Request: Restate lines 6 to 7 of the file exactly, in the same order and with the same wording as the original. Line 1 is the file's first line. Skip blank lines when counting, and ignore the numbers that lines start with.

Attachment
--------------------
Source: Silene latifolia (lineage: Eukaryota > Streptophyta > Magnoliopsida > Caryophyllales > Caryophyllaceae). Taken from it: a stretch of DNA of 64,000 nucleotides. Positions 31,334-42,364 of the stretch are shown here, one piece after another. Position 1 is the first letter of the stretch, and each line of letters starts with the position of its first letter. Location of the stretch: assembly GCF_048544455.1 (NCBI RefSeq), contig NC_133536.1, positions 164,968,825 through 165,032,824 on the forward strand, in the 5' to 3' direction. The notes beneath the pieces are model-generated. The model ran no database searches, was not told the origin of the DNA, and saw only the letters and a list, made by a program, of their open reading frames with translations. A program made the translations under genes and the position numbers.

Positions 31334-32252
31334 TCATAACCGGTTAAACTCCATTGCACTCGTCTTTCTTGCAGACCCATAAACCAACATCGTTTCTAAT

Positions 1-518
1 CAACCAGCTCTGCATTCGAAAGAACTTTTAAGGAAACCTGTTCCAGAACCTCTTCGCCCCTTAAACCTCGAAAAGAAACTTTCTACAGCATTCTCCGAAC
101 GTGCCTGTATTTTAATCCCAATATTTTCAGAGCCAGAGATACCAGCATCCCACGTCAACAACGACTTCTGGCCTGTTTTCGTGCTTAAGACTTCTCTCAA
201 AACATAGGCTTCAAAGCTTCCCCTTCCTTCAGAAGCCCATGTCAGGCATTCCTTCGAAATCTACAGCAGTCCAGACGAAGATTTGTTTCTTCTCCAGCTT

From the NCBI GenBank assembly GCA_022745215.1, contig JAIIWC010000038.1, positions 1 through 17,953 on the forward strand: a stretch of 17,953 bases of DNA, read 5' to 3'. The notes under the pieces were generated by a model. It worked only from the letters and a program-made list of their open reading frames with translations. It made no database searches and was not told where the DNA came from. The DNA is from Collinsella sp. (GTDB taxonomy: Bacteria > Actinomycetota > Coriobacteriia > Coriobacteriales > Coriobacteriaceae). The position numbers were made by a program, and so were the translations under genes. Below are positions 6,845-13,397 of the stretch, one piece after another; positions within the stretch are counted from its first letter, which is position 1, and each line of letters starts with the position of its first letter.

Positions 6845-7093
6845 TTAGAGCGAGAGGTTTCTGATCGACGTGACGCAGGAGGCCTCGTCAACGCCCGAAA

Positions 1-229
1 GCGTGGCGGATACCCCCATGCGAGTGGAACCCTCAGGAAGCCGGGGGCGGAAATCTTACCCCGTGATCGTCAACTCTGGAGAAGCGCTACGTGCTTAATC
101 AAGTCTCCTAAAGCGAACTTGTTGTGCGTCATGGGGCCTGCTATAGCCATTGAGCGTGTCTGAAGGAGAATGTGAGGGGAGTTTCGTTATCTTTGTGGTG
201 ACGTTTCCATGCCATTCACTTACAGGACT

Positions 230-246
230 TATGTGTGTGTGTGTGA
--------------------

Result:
101 GTGCCTGTATTTTAATCCCAATATTTTCAGAGCCAGAGATACCAGCATCCCACGTCAACAACGACTTCTGGCCTGTTTTCGTGCTTAAGACTTCTCTCAA
201 AACATAGGCTTCAAAGCTTCCCCTTCCTTCAGAAGCCCATGTCAGGCATTCCTTCGAAATCTACAGCAGTCCAGACGAAGATTTGTTTCTTCTCCAGCTT